UK Pig Meat Market Update

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The March edition of our monthly UK Pig Meat Market Update is now available, providing the latest on prices, production, international trade, consumption and the feed market.

For previous editions of the market update please scroll to the bottom of the page where you can download PDF versions.

March 2019


Overall, GB pig prices continued to fall in January, which is typical at this point in the year. The EU-spec APP during January was over 2p below the previous month at 144.41p/kg. Into February, prices have been more volatile but by the week ended 16 February, the APP stood at 143.76 p/kg. This is a 2p drop since the start of the year and nearly 5p less than the same week last year.

The EU-spec SPP declined more significantly in January, falling by almost 3p to average 138.99p/kg. As such, the gap between the APP and the SPP widened, averaging 5.42p/kg, the largest recorded difference between the two measures. This suggests that demand for “premium pigs” has been holding up better than for “standard” pigs. By the week ended 16 February, the SPP steadied at 137.49p/kg, which may reflect tighter supplies cushioning the fall.


Carcase weights started 2019 at record levels, with the average SPP carcase weight reaching over 86kg for the first time in mid-January. The SPP carcase weight averaged 85.71kg in January overall, 1.1kg heavier than December levels. Heavier carcase weights compounded an increased slaughter rate in the month, leading to higher supplies and downward price pressure. However, in recent weeks estimated slaughterings have dropped off relative to last year.

The GB weaner markets have lacked direction this year. During January, 30kg weaner prices ranged between £43 and £48/head, with the average price of £45.13/head only 18p below December prices. However, prices are over £7 below a year ago as concerns over rising feed costs limit demand from finishers. Mirroring this, 7kg weaner prices have also lacked direction, with the January average only 83p lower than the previous month at £36.16/head. However, 7kg prices were only £1.39 below 2018 levels during the month.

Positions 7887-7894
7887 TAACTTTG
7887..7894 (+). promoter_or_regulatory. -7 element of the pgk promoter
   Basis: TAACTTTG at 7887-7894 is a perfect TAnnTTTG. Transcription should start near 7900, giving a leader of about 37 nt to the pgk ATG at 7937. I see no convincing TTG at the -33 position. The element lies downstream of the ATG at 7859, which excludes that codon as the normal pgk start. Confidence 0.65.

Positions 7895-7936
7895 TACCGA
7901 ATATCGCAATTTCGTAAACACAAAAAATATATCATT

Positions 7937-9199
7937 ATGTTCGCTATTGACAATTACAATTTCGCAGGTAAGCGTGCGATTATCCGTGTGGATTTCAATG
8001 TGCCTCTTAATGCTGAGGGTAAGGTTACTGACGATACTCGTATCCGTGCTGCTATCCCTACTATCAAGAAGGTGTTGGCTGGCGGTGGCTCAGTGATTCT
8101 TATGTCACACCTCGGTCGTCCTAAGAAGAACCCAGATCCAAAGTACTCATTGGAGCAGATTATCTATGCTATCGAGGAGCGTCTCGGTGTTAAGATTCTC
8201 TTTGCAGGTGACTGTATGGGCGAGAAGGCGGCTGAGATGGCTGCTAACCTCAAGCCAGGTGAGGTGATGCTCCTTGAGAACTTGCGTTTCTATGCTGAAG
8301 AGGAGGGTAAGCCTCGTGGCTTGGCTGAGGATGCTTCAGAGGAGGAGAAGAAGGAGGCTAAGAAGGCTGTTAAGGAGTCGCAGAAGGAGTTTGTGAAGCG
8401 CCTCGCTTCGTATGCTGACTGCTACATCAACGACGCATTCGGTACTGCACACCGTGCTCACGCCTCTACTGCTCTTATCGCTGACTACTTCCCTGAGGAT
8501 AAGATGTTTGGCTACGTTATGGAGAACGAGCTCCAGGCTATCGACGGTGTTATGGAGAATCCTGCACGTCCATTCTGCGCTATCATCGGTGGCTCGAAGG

Following a period of stability in the last quarter of 2018, the EU average pig reference price fell a little early in the New Year but has since started to show some recovery. By the week ended 24 February, the EU average price had increased by over €2 in three weeks to stand at €136.40/100kg. This was the highest level for 4 months, but around €9 below the price a year before. Some member states have recorded even more price uplift, with prices increasing by over €5 over the past four weeks in Spain and even Belgium, for example.

The price rises in Europe mean that the gap between EU and UK reference prices has been narrowing.  However, at 21p in the latest week, the difference remains larger than the long-term average.



UK clean pig slaughterings in January totalled 935,800 head, around 2.5% above the same month in 2018. Finished pig numbers picked up following a slow end to 2018, perhaps influenced by fewer pigs pulled forward for Christmas last year.

The number of pigs killed in England and Wales in January increased by almost 3% while in Northern Ireland throughputs were up a more modest 1.5%. In contrast, slaughterings in Scotland decreased by just under 1% compared to the same month last year.

The average clean pig carcase weight in January was 83.9kg. This is 1.4kg lower than year-earlier levels, which rather contrasts with weights recorded in the AHDB SPP and APP samples, which have been some of the heaviest on record. A change to the makeup of the Defra carcase weight sample has likely influenced this significant year-on-year decline.

Adult pig slaughterings in the first month of the year totalled 24,500 head, over 14% higher than January 2018 levels, which were already elevated. Although GB cull sow prices are not available, trends in the EU sow market suggest the GB sow price will have remained low in the first weeks of the year. As such, the high slaughter may reflect producers now scaling back herds due to the poor financial conditions. Some may also be culling early in anticipation of the potential for a no-deal Brexit to devalue sow carcases.

Combining these factors meant Defra recorded pig meat production for the month at 82,000 tonnes. This was up 1.5% on the previous year’s level, though the relatively low carcase weight may mean this growth is understated.


After four months of strong growth, UK exports of fresh/frozen pork fell 15% in December compared with a year earlier, to 16,100 tonnes. Shipments to China and the Netherlands increased, but declining exports to Denmark and Hong Kong offset this. The decline in trade with Hong Kong was larger than the growth to China, meaning the region took less UK pork overall. In contrast, offal exports increased by 10% in December, compared to the previous year. In this case, there was increased demand from China, which drove the overall increase.